Skip to main content
Part of complete coverage on

Specialty travel sites offer luxury for less

By Tas Anjarwalla, Special to CNN
The Resort at Paws Up outside of Missoula, Montana, has offered discounted rates on Jetsetter.com.
The Resort at Paws Up outside of Missoula, Montana, has offered discounted rates on Jetsetter.com.
STORY HIGHLIGHTS
  • Websites that offer deals on high-end travel are gaining inventory in the down economy
  • Some sites require membership, which makes offers more exclusive
  • Luxury properties are attracted to sites that offer slashed rates to a limited audience
RELATED TOPICS

(CNN) -- Frederick Shilmover was surfing the web for the perfect vacation when he made the impulsive decision to buy a trip out West on luxury deal site Jetsetter.com.

"It was pretty amazing," said Shilmover, a recent Harvard business school graduate. "We ended up paying $390 a night for a 3,000-square-foot house with a hot tub, big kitchen, like 10 flat screens, fireplace, porches ..."

Shilmover, his wife and a friend spent three nights at the Resort at Paws Up outside of Missoula, Montana, in May.

"The resort picked us up from the airport and told us that, what's his name, Mick Jagger from the Rolling Stones, was there before," he said.

"We felt like we were in a place that we didn't necessarily deserve to be. But it was great."

In-the-know travelers are likely to find more great deals on websites such as Jetsetter, Luxury Link and Tablet Hotels. These and other specialty sites offer high-class getaways at prices that make it easier to travel in style without designer costs.

The weak economy has played into creating more savings opportunities for customers.

"We have 25 percent more hotels participating on our site than we did a year ago, and that's a direct reflection of the economy," said Diane McDavitt, president of Luxury Link.

Hotels in the luxury segment have "been hit a little harder than the other segments, and their occupancy is not what they want it to be. So they're looking for creative ways to reach their consumer. Like our site. It's a little bit of a perfect storm," McDavitt said.

But how are these websites able to provide prices they say most travel sites can't? For some, exclusivity is key.

"One of the main reasons we are able to offer such low rates on our private sales is because it is actually private; the rates aren't public for anyone to see on the Internet," said Lindsey Smolan, marketing specialist for Tablet Hotels, an online travel agency and booking site that features luxury hotels.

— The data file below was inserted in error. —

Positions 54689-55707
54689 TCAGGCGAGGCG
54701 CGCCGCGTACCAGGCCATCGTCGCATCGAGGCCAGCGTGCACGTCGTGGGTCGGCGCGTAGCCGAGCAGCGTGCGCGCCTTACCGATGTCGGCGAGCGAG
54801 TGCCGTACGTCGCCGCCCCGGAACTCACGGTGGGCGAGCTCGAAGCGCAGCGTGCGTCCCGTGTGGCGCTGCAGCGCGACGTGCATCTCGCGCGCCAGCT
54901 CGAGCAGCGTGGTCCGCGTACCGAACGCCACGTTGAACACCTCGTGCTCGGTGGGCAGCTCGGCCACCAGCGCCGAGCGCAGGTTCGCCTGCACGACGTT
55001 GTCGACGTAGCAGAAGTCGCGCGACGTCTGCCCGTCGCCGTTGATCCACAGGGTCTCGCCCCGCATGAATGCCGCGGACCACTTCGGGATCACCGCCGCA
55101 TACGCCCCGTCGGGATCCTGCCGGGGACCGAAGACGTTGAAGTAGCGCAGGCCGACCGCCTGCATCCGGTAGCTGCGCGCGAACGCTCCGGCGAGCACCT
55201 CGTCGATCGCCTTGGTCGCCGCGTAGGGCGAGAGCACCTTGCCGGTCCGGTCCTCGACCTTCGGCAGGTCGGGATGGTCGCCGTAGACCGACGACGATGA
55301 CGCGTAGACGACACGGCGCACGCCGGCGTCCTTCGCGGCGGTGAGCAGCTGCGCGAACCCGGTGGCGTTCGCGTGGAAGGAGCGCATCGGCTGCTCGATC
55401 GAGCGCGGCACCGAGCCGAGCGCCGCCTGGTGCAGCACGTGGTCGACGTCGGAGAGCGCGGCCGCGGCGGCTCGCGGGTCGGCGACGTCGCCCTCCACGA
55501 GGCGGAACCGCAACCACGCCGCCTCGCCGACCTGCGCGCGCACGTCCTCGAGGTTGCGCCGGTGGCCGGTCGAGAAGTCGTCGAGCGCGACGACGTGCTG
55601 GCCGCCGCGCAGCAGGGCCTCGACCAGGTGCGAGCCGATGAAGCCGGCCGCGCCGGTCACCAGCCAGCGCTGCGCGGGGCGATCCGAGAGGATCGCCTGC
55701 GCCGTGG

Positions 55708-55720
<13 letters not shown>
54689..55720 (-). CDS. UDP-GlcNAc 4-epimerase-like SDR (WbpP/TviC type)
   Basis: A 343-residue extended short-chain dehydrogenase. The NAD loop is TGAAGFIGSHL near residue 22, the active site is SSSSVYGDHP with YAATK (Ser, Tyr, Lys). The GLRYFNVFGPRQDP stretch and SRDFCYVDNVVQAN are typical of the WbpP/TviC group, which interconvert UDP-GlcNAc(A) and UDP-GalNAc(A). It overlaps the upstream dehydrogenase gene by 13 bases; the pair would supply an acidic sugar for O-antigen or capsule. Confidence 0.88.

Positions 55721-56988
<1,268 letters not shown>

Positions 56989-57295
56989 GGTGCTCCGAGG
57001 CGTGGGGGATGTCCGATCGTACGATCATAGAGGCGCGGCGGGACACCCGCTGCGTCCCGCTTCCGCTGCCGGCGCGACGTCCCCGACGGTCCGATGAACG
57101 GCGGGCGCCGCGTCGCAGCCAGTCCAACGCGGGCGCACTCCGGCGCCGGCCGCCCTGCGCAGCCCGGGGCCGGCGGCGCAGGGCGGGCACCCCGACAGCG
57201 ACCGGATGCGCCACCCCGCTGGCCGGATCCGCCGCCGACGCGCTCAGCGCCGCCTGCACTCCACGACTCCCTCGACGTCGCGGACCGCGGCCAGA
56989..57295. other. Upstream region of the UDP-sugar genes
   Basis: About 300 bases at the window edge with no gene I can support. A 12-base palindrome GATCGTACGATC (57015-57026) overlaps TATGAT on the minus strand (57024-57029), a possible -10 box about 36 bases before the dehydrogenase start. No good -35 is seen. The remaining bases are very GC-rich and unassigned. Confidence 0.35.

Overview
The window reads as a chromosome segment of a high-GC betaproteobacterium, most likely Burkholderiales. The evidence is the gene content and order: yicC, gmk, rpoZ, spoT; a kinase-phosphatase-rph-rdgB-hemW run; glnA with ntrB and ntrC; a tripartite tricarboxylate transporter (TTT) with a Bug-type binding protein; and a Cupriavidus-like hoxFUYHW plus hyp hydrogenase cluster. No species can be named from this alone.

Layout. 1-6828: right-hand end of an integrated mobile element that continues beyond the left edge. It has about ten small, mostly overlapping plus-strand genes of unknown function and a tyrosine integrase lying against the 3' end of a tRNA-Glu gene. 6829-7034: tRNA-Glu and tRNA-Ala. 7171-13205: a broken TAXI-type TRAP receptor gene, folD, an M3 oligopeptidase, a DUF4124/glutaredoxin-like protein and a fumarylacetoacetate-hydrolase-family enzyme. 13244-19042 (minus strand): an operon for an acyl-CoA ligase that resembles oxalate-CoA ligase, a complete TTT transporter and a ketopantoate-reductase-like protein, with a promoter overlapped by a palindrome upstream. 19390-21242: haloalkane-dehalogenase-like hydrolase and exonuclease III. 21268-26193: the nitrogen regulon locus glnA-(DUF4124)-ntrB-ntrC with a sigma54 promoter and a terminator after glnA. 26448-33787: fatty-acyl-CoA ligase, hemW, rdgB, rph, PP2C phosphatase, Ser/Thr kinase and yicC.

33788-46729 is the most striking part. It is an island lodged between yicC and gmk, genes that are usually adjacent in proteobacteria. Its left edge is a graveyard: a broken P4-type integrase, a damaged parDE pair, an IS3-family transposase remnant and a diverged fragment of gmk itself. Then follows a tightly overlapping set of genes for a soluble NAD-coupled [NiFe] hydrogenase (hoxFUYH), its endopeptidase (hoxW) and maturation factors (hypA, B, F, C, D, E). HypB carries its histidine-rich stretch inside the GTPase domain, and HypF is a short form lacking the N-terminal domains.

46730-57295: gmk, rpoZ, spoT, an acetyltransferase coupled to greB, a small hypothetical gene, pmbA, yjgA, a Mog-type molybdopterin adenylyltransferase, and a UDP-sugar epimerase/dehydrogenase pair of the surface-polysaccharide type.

Jetsetter founder and CEO Drew Patterson attributes his site's success to much the same thing.

"It's an invitation-only community," he said. "Our sales only last for just a couple of days, and we have limited amounts of inventory. All those factors mean that hotels are comfortable giving us certain prices."

To become a member on Jetsetter, you must either be invited by another member or submit your name to be placed on a waiting list. Once you are a member, you'll receive weekly e-mails describing upcoming sales, which are then posted for five to seven days. It's these attributes that attract luxury properties.

"Jetsetters is a private, short-term sale, which makes it appealing for luxury hotels. The rates are exclusive to Jetsetter members only and not available to the general public," said Paul Sposare, director of sales and marketing at Bardessono, a luxury hotel in Napa Valley.

Other sites, such as Luxury Link, don't require buyers to be invited members.

"We've worked with many of these hotels for all of our 13 years. We work with them to create a special package." McDavitt said. "The hotel is doing it because they're interested in exposing their property to a specific audience, and the effect of that is that we've got all these terrific opportunities available to the consumer."

Much of Luxury Link's inventory consists of package deals.

A buy-now package could include three nights in a luxury suite in Hawaii for two -- with gourmet breakfast daily, one three-course dinner for two and wine with appetizers every evening for just under $1,000 total. Or it might be four nights for two at the Carlton in New York for $1,500.

Luxury Link sells vacations two ways: through auction or immediate purchase for travelers with less flexibility.

"On average with our auctions, a consumer can save 50 percent off the regular rate, but sometimes they can be saving 65 percent," McDavitt said.

Many resorts have had difficulty filling rooms during off-season, said John Romfo, director of sales and marketing at Paws Up.

"When I say the economy has affected us," he said, "it really, really affected our shoulder season, so that's when we had to decide to reach out."

Romfo said that travel agencies know their clients aren't interested in buying shoulder season rooms, so hotels must look for additional outlets for marketing.

In most cases, resorts don't want their low prices advertised all over the Internet, so they turn to sites that require member access or hide their prices in a package deal.

"They look at Jetsetter in a way that's different than how they look at, say, Expedia," Patterson said.

And so maybe should the average traveler.

Consider the Gansevoort South, a block-long resort by the ocean in Miami's South Beach with a roof-top pool and notoriously expensive dining. On Jetsetter, the Deluxe City View room, which houses four, costs $135 a night. A recent search for the same property and dates on Expedia and Hotels.com yielded a rate of $215.

Looking for something even more exotic?

How about the Desert Islands Resort & Spa by Anantara, located on an island five miles of the coast of Abu Dhabi, UAE. Based on a recent search, it'll cost you $354 without taxes for the Deluxe Seaview Room on both Expedia and Hotels.com. On Tablet you could purchase one night in the Deluxe Suite for $205.

So perhaps it is a good time to take that vacation of your dreams.